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Early in the rehearsal period for Utah Opera's season-ending production of "The Marriage of Figaro," conductor Gary Thor Wedow described the Mozart opera as "so joyous, I could go back into the pit [after a performance] and conduct it again. It's like a battery pack."
By the end of Saturday's opening performance, the Capitol Theatre audience must have known exactly what Wedow meant. This production is 3½ hours of pure operatic bliss.
Artistic director Christopher McBeth has assembled a first-class cast, led by bass-baritone Seth Carico, possibly the most charismatic Figaro ever to grace the Capitol Theatre stage. Carico sang with power, accuracy and good humor, elevating the energy level every time he appeared onstage Saturday. His chemistry with soprano Zulimar López-Hernández, who portrays Susanna, was genuine and charming. López-Hernández's acting through her sparkling voice, movement and facial expressions was flawless. Soprano Nicole Heaston balanced poignancy and pluck in her portrayal of Countess Rosina Almaviva; baritone Craig Irvin was a strong foil, playing Count Almaviva as a suave bully who was redeemed by a lightning bolt of compassion at the end of the opera.
Mezzo Abigail Levis was a firecracker as Cherubino, delivering the lovestruck page's arias with effervescent lightness. Bass Patrick Blackwell and mezzo Melissa Parks were perfectly matched as Bartolo and Marcellina, setting off comic sparks (and showing a knack for snappy patter) the moment they burst onstage. Tenor Joseph Gaines, baritone Christopher Clayton and tenor Christian Sanders delivered strong stage presence and solid singing as Figaro's antagonists Basilio, Antonio and Curzio. Soprano Jessica Jones' Barbarina has only one aria, but it's a gem, and Jones sang it beautifully.
Conducting without a baton, Wedow led the Utah Symphony fresh off its triumphant appearance in Carnegie Hall in a magnificent performance of Mozart's glorious score. Whether nimbly illuminating the comedic hijinks or tenderly comforting Heaston in her gorgeous performance of the aria "Dove sono," the orchestra was always on point. Carol Anderson's harpsichord playing provided the perfect accent. The Utah Opera Chorus, prepared this time by Melanie Malinka, also excelled.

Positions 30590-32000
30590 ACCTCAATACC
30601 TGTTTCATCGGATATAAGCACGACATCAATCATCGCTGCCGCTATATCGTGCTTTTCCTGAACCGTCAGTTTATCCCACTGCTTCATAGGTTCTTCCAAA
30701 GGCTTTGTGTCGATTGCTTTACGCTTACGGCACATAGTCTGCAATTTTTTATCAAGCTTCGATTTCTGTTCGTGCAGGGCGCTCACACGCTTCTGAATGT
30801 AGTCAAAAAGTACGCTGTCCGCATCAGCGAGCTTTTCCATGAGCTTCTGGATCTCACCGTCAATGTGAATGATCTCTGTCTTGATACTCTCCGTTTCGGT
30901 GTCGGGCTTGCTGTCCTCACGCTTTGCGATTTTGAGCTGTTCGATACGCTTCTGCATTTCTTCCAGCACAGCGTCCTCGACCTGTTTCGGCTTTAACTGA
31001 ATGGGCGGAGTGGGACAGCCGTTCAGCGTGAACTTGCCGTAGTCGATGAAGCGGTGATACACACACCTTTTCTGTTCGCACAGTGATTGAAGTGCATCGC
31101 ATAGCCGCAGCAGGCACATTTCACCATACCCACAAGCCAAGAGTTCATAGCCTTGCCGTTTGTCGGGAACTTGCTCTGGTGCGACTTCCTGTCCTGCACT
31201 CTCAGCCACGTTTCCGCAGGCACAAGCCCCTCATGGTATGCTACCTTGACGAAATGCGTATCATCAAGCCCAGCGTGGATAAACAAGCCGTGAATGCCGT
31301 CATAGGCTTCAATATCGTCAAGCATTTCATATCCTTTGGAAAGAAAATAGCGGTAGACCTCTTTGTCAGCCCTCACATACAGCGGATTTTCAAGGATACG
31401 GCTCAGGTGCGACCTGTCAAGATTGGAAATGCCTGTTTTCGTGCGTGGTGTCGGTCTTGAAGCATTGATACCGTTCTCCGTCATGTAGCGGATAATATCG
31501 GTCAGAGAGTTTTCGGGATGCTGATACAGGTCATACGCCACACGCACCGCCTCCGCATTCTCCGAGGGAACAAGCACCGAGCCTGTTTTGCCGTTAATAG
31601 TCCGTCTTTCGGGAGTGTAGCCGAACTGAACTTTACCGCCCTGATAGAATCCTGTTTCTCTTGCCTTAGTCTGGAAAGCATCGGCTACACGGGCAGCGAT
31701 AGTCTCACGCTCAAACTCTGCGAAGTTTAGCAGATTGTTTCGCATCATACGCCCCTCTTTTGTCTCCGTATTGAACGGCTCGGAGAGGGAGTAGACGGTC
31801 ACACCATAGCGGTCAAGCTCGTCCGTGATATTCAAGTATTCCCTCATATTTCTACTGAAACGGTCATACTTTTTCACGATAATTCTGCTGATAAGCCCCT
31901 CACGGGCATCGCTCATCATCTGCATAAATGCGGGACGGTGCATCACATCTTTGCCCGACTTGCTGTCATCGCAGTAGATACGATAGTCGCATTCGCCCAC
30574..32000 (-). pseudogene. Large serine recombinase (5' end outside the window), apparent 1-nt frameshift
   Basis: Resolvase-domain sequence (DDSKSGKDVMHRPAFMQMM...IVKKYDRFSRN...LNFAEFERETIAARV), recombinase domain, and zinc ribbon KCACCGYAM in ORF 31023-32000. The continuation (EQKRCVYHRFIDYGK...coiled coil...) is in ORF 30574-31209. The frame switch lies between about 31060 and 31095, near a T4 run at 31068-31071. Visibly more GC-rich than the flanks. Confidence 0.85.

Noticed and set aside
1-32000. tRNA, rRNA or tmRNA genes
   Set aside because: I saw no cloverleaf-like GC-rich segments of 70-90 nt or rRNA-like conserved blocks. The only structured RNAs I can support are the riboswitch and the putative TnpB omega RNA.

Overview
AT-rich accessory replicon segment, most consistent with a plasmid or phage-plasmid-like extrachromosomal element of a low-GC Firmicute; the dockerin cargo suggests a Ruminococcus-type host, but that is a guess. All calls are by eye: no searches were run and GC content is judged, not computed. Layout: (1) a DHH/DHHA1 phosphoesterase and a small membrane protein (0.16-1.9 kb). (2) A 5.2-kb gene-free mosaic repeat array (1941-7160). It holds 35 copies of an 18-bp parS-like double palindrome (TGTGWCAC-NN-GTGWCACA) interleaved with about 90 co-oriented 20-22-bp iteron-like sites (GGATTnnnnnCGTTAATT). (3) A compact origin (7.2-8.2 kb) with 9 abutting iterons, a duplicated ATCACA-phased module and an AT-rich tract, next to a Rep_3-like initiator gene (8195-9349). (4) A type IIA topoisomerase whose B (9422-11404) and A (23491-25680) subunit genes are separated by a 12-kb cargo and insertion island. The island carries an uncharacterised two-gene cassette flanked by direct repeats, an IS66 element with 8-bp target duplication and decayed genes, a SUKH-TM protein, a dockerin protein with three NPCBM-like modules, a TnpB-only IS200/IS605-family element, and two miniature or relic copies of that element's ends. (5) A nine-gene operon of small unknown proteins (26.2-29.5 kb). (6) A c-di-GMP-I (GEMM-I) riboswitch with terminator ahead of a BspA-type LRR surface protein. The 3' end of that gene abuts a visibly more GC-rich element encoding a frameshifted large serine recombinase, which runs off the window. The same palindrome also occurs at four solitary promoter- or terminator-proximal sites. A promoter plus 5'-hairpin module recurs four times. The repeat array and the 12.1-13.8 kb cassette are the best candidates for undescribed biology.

Stage director Tara Faircloth delivered just the right amount of physical comedy while making sure the characters' humanity always rang true. Under her direction, every movement and gesture, even in the choreographed moments, propelled the story naturally.
Susan Memmott Allred's fabulous new costume designs, inspired by the period drama "Downton Abbey," set the production in the early 20th century an inspired touch that highlighted the class differences central to the opera's plot. Yancey Quick's wig and makeup designs completed the picture.
Here comes the bride
Utah Opera presents Wolfgang Mozart and Lorenzo da Ponte's "The Marriage of Figaro." The opera is sung in Italian, with Supertitles in English.
When • Reviewed Saturday, May 7; continues Monday, Wednesday and Friday, May 9, 11 and 13, at 7:30 p.m., with a 2 p.m. matinee Sunday, May 15
Where • Capitol Theatre, 50 W. 200 South, Salt Lake City
Running time • 3 hours, 20 minutes, including two intermissions
In a nutshell • Figaro and Susanna deal with a lecherous boss and other distractions on their wedding day.
Tickets • $18-$107; discounts for students, groups and people under 30; utahopera.org
Learn more • Utah Opera principal coach Carol Anderson will give a preview lecture an hour before curtain, and artistic director Christopher McBeth will lead a post-performance Q&A, all in the Capitol Room on the west side of the theater; more background material is posted at utahopera.org/watch-listen-learn/online-learning-courses
A toast to the groom • Eleven Salt Lake City restaurants have created craft cocktails inspired by the opera. Patrons who share photos of their favorite drink on social media have a chance to win opera tickets. See utahopera.org/libations for details.